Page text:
Tariff-free sauce for the state-subsidised Chinese parts goose
...may well be tariff-freedom for the state-subsidised Chinese finished car gander.
In the unlikely event Tesla wins its case, it may regret doing so.
30 posts • joined 9 Feb 2012
It's very typical that Chinese firms produce and export below actual cost, the latter being artificially distorted by among other things state-backed credit at unrealistically low interest rates and without collateral or even firm repayment demands of the kinds we see in the UK.
This represents an attack on market competition, rather than favouring it.
Right now there are quite a few £215-£230 5G phones on sale in China from e.g. Xaiomi, Vivo, Huawei, and while they have the right 5G band, none of them have 4G/LTE Band 20 800mhz capability required to be really useful in Europe. Very annoying indeed - can only assume they've looked at the present European crop of overpriced 5G phones and seen pound signs, and put the brake on putting out phones selling for less than they can get away with. Annoying. At some soon point one of the manufacturers will break rank, one hopes.
My problems (with another KaiOS phone) have been VoLTE hampered by tinny sound; Google Assistant has been great; Google Maps is reassuring to have; apparently there's a big problem with WhatsApp in that while the version in principle supports recorded voice messages (and not WhatsApp calls as such), pressing the mic button to record calls up Google Assistant and shuts down WhatsApp.... it's causing a lot of users to tear their hair out. The App Store makes the Symbian app store look good by comparison - although there's a nice internet radio app (not many stations though the maker charmingly invites you to email in your requests to add your favourite).
I've just bought Lenovo's 'military grade' education/enterprise 1080p 14" chromebook 14e which is £250 before discounts and it's OK. Correction, it's gloriously well built and boring and, crucially, is designed to drain liquid through the chassis if you spill a mugful on the keyboard. £1500 is crackers though.
My ex and my mum both believe in this wireless makes you ill moonshine, but it's something they won't shake, it's the judgement of huge numbers of people who won't be disabused of it. I feel for them. Some very bright people are like this. I won't hear it said they're stupid. So they don't reason like you or I, but you and I have a certain conception of risk and trust and so forth too, that's not all pure reasoning. The whole Better Call Saul subplot about Chuck McGill is a painful illustration of such tormenting and incorrect beliefs that are in practice unshakeable.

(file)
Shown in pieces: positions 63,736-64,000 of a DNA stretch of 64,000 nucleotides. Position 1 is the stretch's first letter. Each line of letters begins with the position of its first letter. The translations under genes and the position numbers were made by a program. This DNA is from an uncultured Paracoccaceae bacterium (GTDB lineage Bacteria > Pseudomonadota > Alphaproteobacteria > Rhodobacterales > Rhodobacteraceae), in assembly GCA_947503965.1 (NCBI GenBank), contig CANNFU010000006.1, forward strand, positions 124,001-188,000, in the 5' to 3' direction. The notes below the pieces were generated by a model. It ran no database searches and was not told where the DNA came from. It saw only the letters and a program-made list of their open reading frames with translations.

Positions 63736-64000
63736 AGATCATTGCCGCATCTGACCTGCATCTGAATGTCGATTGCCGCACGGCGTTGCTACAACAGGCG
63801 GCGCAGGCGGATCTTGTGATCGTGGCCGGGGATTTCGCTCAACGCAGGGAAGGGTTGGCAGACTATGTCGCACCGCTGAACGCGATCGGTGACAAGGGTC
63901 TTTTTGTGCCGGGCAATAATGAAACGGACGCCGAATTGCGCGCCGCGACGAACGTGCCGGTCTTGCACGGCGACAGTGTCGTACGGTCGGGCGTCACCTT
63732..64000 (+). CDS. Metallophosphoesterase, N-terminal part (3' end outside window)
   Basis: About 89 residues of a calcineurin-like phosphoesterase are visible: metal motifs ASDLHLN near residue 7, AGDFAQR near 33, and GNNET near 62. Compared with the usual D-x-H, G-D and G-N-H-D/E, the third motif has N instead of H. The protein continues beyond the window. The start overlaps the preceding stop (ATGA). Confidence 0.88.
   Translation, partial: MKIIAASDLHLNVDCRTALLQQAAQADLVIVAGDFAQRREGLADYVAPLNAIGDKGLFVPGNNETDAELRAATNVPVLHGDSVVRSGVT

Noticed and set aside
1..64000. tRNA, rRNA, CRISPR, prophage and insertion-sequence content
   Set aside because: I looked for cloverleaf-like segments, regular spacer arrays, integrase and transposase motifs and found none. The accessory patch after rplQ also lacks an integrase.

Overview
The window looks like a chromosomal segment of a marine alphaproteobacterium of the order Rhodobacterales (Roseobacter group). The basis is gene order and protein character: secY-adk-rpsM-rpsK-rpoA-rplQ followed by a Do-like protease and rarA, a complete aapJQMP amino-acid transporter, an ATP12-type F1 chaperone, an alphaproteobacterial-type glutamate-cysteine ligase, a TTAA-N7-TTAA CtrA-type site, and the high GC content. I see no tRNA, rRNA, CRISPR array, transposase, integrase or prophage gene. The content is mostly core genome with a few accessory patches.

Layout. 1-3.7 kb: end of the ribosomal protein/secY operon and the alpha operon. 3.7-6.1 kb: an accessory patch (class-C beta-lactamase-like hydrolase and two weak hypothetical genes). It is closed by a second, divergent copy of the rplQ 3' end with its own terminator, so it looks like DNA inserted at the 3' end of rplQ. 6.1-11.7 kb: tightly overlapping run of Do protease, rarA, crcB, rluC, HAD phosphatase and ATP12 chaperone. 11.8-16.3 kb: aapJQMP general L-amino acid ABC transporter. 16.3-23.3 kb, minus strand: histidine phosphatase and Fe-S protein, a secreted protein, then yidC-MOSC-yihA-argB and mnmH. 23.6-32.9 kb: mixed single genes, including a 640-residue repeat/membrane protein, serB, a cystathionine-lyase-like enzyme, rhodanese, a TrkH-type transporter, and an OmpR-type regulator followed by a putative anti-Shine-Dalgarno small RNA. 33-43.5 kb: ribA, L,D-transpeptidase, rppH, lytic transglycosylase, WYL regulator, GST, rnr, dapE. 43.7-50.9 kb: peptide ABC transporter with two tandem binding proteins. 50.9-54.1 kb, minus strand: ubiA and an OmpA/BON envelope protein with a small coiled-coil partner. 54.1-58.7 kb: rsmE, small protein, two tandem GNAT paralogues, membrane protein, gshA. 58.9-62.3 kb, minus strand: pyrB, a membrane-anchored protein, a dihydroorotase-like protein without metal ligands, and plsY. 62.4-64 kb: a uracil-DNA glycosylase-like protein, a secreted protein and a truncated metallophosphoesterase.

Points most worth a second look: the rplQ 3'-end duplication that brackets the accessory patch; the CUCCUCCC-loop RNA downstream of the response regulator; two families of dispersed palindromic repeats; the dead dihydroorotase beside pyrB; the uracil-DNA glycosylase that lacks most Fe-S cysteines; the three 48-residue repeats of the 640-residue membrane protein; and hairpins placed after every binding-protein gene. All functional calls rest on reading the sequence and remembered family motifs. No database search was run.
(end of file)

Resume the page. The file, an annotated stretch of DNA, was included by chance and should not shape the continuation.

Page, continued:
The law and judgment of peers which Magna Carta refers to as a prerequisite for eg deprivation of freedoms and property doesn't cover all situations. Consider an armed police officer apprehending an armed suspect with a hostage. The perp is about to execute them. Does the officer convene a jury before pulling the trigger? He has powers to act in the defence of life. The Crown prerogatives of national defence operate similarly. Yes so there appear to be rule of law issues there but how do you avoid them and have a functioning executive branch?
I think you're jumping some way between domestic non-judicial-reviewability of key prerogative powers (as is the norm for the Crown prerogatives or at least some of them, including executive powers of defence) and your claim that those exercising them can't claim to be doing so in the service of the public. I think the latter in no way follows from the former.
Mate a contract in the common law world needn't be in writing, it just needs offer, acceptance, consideration, economic subject-matter, and mutual intention to create legal relations (well and a few little bits). A judge can and will deem these to exist in a range of circumstances, after looking at the entirety of the context.
Don't you think there are substantive arguments for the existence of copyright in many media; and that it's possible AO writes what he actually thinks is true, and worth hearing, and for people whose intellectual property should be strongly defended because it's in all of our interests? Even if you disagree with those substantive points, do you think it's possible AO sincerely believes in them, passionately, even? I might not agree with you but I don't impugn your integrity. I think it's a failure of your imagination and that of those upvoting you that you don't impute integrity to others where it's deserved, perhaps in part because they disagree with you.